Moscow - Mikhail Mishustin, President
Vladimir Putin's surprise choice to become Russia's prime
minister, is a tax chief with almost no political profile who
analysts say could be a "technocratic placeholder."
The Kremlin-dominated lower house of parliament, which
rarely opposes Putin on important issues, is due to decide
whether to approve Mishustin on Thursday.
Mishustin, 53, has been the head of the Federal Tax Service
since 2010 and has worked in government roles related to tax
collection since the early days of his career.
He has won praise for improving tax collection processes and
more than doubling tax revenues in the past decade, with 20.4
trillion roubles ($331.92 billion) collected in the first 11
months of last year.
The majority of those revenues still come from taxes on the
vast energy sector but an increasing share now comes from other
forms of taxation after an efficiency drive.
Despite these successes, Mishustin's name had not appeared
in many lists of potential candidates for the post.
"Mishustin does not have any political experience or
popularity with the electorate, and is not part of Putin's inner
circle," Tatiana Stanovaya, Nonresident Scholar at the Carnegie
Moscow Center, wrote on social media.
She said Mishustin would be unlikely to run in the
presidential election due when Putin's fourth term ends in 2024,
adding: "(It) seems highly likely that Mishustin is just a
Russia has had technocrats as prime minister before,
including when Putin was cementing his grip on power after 2000.
"(Mishustin) looks a lot like the technocratic premiers...
of the early 2000s," Stanovaya said.
Russian Tax Service chief Mikhail Mishustin listens to Russian President Vladimir Putin during their meeting in the Kremlin in Moscow. Picture: Alexei Nikolsky/Sputnik, Kremlin Pool Photo via AP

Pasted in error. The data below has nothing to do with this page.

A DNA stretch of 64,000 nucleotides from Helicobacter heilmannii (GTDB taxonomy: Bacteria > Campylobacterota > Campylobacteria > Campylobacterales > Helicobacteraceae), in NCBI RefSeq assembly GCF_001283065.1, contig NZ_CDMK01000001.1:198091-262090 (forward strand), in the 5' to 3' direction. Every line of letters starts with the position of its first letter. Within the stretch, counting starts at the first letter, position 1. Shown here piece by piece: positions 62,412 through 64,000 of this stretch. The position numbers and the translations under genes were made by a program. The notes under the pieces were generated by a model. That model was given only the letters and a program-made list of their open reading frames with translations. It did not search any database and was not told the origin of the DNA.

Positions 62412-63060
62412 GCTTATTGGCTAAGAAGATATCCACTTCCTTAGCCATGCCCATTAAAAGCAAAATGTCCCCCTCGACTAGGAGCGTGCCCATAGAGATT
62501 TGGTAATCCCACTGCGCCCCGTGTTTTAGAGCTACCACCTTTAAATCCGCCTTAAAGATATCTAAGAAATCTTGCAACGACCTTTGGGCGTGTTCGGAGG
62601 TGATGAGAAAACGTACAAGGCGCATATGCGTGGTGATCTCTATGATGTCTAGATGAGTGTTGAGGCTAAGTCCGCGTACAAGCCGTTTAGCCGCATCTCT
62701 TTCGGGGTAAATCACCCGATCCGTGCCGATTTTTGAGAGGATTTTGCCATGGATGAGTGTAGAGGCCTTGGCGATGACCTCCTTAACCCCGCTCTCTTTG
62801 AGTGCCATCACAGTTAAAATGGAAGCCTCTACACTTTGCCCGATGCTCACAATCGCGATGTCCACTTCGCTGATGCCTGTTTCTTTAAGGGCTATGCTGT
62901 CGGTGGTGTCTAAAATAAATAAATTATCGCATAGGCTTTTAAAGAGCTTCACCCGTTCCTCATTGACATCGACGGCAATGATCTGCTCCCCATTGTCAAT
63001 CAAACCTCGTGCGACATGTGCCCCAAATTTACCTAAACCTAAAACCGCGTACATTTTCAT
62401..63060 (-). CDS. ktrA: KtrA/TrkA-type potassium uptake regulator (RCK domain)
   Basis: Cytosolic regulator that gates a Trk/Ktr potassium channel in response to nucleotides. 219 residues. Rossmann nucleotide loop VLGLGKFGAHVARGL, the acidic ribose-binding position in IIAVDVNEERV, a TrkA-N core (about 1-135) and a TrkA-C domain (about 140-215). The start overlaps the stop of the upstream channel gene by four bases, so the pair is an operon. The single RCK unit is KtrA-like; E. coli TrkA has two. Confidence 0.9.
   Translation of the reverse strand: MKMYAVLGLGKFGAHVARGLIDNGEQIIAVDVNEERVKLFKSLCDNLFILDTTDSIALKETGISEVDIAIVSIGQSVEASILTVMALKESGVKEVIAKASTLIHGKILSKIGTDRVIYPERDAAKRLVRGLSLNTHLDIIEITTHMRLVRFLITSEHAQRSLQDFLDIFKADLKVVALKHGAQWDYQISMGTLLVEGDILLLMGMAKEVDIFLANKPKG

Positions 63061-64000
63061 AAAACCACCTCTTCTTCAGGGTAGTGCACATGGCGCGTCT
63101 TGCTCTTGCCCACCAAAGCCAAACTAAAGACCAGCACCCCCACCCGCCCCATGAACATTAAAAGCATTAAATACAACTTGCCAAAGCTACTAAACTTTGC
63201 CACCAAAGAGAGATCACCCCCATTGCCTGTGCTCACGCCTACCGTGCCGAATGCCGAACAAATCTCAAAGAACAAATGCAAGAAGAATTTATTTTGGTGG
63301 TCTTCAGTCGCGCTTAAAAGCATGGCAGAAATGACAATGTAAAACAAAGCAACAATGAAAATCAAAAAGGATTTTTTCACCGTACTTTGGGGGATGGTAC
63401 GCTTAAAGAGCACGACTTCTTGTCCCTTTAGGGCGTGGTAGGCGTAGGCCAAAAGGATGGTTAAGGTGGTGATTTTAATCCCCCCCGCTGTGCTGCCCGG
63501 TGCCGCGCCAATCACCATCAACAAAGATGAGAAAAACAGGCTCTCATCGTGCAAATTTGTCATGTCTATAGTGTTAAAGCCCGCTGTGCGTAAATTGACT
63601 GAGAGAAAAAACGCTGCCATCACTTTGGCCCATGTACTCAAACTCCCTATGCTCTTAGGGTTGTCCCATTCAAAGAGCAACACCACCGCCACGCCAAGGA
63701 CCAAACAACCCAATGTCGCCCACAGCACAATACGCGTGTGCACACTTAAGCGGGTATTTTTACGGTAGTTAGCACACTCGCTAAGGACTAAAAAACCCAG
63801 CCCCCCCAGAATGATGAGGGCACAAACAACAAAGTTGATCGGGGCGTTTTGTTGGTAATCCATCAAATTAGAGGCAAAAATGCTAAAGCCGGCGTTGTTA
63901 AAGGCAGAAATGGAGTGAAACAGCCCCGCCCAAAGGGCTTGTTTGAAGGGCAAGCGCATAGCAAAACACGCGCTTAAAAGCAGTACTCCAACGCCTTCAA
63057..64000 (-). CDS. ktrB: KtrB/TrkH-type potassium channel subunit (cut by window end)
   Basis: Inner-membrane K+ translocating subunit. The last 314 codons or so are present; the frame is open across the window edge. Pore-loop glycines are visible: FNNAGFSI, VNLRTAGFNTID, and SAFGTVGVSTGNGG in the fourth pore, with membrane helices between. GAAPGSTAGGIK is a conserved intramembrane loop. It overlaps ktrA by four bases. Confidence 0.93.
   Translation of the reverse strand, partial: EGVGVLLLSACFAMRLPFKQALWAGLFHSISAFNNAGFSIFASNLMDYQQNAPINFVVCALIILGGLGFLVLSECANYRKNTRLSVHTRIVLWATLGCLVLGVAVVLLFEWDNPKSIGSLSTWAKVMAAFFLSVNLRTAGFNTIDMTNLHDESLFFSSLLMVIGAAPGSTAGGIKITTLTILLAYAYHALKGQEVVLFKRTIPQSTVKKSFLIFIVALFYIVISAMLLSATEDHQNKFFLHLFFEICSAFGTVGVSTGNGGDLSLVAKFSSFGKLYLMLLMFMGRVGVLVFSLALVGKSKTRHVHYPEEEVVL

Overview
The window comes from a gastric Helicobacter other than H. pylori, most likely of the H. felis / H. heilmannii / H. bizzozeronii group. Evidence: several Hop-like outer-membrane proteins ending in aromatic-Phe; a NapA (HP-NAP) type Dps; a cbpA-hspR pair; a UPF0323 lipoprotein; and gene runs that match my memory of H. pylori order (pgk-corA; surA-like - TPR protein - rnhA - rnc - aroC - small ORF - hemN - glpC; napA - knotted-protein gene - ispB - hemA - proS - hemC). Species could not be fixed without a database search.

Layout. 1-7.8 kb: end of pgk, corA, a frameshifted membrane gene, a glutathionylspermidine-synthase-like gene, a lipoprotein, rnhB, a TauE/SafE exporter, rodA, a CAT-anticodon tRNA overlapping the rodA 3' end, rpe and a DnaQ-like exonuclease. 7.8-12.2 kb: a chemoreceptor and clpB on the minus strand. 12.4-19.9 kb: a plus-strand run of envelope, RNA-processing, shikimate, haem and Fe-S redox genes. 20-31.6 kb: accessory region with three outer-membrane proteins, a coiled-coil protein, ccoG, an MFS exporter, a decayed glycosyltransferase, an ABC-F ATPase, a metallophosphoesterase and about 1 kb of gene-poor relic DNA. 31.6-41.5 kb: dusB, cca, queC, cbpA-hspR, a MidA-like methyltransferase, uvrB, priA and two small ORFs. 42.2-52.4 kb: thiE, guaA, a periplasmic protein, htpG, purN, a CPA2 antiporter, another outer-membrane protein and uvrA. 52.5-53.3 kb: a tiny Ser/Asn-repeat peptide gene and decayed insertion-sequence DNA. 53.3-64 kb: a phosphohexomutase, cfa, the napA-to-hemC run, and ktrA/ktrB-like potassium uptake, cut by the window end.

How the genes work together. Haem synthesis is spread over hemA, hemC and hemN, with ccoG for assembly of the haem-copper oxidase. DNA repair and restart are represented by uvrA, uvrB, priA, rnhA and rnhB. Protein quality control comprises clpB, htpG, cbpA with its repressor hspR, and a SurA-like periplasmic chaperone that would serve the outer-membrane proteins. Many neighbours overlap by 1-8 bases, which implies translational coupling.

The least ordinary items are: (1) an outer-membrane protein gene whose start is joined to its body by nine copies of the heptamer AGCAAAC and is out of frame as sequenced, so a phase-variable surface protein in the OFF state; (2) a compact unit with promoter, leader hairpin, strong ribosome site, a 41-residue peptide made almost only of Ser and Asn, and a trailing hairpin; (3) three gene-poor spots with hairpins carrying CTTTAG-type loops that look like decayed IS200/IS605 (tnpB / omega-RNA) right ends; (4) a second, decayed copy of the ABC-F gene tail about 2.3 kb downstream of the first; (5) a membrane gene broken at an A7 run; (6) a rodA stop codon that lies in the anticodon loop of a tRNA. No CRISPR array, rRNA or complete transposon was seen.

ICE HOCKEY AND ENGINEERING
Dmitry Medvedev, a Putin ally, stepped down as prime
minister on Wednesday, making way for constitutional changes
which would give Putin scope to extend his hold on power after
leaving the presidency. Putin also suggested diminishing the
powers of the presidency and beefing up those of the prime
Like Putin, Mishustin enjoys ice hockey and is on the boards
of CSKA Moscow ice hockey club and the Russian Ice Hockey
An engineer by training, Mishustin joined the government tax
service in 1998 and spent five years as a deputy tax minister
from 1999 to 2004.
Market participants credit a background in the tech sector
for his success in bringing taxation in Russia into the digital
age. Payments for both individuals and businesses have become
simpler and a predominantly online process.
Digitalisation has also led to a drop in tax evasion and a
reduced role for the shadow economy, with many small and medium
enterprises beginning to pay taxes.
Mishustin told Vedomosti newspaper in 2018 he did not see ka
return to the private sector.
"But if destiny chooses a different path for me, I would
work in innovations, with new technologies, in the same field as
I have always worked: transformation, related to the digital
economy," he said.